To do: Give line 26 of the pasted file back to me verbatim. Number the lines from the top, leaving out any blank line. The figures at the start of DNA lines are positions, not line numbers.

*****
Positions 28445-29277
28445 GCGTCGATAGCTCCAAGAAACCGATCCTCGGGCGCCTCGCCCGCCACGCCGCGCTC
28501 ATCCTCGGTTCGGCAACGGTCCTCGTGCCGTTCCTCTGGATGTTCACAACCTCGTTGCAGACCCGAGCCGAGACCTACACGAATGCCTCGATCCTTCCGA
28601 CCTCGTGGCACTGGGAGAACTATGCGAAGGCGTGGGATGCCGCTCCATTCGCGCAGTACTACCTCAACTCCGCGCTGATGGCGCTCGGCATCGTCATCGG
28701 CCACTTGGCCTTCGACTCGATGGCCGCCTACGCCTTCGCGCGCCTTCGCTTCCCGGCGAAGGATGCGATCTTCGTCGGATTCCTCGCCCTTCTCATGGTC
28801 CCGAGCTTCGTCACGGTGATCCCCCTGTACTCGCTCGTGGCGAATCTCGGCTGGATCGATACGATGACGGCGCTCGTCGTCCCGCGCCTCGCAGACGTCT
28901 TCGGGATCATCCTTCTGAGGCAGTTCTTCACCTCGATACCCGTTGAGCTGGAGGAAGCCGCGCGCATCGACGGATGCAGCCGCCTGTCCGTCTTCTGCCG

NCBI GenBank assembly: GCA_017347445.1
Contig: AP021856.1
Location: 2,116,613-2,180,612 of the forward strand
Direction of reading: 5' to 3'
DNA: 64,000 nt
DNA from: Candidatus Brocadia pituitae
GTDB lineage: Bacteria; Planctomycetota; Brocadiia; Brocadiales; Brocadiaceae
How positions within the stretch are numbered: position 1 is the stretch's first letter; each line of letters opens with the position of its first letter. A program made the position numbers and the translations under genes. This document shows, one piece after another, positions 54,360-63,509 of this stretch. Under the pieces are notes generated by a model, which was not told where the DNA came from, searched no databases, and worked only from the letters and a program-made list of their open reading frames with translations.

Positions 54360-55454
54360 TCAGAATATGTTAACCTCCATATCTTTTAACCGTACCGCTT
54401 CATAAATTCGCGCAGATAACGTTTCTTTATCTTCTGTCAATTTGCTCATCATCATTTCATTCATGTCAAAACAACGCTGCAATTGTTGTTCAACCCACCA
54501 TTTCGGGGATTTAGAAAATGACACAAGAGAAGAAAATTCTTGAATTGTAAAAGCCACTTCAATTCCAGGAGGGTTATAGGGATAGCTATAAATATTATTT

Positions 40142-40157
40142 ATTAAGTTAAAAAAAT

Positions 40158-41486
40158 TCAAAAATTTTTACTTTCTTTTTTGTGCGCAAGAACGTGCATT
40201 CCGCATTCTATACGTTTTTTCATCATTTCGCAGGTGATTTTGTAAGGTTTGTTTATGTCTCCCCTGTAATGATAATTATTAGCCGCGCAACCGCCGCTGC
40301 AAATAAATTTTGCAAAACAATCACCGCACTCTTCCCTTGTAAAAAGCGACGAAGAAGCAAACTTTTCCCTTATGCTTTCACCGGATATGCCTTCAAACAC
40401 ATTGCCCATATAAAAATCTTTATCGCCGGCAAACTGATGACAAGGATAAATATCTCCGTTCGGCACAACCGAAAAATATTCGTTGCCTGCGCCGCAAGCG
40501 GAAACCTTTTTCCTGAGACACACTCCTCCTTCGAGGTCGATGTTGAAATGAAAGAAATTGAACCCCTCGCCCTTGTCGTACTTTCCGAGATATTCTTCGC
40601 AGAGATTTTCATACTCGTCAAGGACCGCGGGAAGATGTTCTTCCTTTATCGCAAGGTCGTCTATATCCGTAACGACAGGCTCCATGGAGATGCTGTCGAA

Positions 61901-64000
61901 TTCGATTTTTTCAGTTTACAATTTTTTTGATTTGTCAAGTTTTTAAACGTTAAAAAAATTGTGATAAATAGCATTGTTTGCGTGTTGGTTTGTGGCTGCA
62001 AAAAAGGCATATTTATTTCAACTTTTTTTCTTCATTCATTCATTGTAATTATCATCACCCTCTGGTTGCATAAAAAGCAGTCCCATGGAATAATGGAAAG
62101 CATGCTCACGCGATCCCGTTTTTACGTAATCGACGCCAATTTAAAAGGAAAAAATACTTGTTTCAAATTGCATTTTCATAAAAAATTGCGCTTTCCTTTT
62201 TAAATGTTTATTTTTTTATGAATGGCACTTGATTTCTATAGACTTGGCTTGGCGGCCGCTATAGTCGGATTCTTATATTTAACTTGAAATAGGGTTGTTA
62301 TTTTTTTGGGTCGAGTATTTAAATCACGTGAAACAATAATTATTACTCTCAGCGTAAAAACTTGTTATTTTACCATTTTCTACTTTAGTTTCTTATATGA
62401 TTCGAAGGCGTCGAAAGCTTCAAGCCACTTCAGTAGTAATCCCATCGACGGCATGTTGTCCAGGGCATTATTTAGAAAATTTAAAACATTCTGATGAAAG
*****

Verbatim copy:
40401 ATTGCCCATATAAAAATCTTTATCGCCGGCAAACTGATGACAAGGATAAATATCTCCGTTCGGCACAACCGAAAAATATTCGTTGCCTGCGCCGCAAGCG